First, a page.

Depending on your area (not talking out in the boonies) you usually can get up to 400 amp service panel.

I was told if I wanted over 200, they would need to change things down stream, transformer probably, and I would have to pay for that.
They said I could get 3 phase ran from across a 3-4 lane road but it would be a lot of money(underground).
Didn't matter, didn't need it.
 
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here's a ton of manufacturing around me.
If that's true, and you're good with people like you say, you're losing money every day you don't have a couple of machines in your garage.

A 200A 208/240 home system is enough to feed a RPC or Phase-Perfect, and you're off and running.

You can run a VF-1 or Brother, along with a small 6-8" chuck turning center, saw, air compressor. The electrician will tell you that you can't, but that's whey you're here on PM.

Not sure about small start ups though.

In my greater region, I can't remember the last time a new machine shop opened up. A couple opened in the 2000's, but that's been decades.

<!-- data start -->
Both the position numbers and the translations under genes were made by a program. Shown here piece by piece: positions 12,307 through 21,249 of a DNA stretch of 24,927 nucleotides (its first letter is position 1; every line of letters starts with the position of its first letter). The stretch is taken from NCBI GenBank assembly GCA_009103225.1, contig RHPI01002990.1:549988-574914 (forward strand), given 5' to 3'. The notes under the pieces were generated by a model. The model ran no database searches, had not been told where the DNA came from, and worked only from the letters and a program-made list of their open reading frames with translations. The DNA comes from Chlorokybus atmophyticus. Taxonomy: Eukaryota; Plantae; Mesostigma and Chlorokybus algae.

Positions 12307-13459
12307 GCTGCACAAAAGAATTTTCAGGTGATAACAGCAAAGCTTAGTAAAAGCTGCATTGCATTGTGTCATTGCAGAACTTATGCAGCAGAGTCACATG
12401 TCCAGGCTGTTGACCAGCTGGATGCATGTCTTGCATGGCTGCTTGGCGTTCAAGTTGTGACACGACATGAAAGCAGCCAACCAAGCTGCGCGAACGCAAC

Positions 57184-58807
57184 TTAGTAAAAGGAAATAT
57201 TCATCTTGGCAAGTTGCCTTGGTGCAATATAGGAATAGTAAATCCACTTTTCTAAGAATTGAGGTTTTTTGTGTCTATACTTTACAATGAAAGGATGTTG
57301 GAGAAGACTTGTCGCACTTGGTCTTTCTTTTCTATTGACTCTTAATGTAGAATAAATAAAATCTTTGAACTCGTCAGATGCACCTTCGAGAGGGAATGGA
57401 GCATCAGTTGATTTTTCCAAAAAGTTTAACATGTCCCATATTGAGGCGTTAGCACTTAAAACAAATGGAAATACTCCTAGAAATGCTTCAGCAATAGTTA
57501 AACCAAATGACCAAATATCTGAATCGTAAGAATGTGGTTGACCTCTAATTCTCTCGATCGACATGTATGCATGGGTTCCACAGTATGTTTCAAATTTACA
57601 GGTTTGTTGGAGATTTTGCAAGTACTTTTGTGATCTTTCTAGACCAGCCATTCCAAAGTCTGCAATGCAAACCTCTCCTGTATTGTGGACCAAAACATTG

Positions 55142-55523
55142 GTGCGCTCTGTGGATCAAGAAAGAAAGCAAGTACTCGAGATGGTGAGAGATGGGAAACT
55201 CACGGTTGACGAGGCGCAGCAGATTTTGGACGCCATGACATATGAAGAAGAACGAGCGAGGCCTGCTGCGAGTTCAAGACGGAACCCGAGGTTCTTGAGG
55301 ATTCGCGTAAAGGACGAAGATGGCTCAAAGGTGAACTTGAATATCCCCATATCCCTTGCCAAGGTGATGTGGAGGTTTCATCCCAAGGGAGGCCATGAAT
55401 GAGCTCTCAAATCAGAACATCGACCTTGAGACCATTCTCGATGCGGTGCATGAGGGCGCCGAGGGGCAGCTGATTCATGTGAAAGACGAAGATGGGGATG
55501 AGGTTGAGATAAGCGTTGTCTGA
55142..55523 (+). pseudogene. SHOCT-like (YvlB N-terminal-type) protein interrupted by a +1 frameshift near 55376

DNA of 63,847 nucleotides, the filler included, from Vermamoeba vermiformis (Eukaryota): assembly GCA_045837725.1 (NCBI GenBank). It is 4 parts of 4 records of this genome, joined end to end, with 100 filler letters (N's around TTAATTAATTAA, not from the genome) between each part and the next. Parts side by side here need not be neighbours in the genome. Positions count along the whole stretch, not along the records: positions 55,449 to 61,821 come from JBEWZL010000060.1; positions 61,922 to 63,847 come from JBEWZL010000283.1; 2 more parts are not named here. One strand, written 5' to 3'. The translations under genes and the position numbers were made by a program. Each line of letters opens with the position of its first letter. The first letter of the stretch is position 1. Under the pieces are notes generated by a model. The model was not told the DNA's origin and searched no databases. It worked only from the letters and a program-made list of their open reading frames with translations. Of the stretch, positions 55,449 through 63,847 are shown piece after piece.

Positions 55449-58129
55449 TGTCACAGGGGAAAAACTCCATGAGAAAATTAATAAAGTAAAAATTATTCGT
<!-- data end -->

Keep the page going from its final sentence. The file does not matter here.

Regardless, there's plenty of work to go around in the U.S. Prices can be cheap on commodity-level machining work, but that's just how it is. Everything in capitalism is bloody competitive!

All it takes is one or two good customers to get a good start. Especially since you can focus on their work, they will be thrilled to get quick turnarounds.

Make a list of potential customers in your region you will visit and ask for a chance to bid on work. Then as you get close to getting going, go see them, see what kind of help they may need. Don't just ask for work, ask how you can help solve an issue or make something easier for them.

ToolCat
 
That is where I am at with some vises. I always wanted something that didn't exist so I finally designed it, made some, used them, and made a bunch of little changes. I love them and am now making a 12' bars worth of each size, which gives me some for myself and some to sell. If they sell I will have a few new products in a new sector. If not I will be well stocked in small double station production vises that I will be needing for the next products on my long list.

Nice! Shoot me a pm whenever you have them ready. I will be needing 2 double station vises for my vmc in a few months.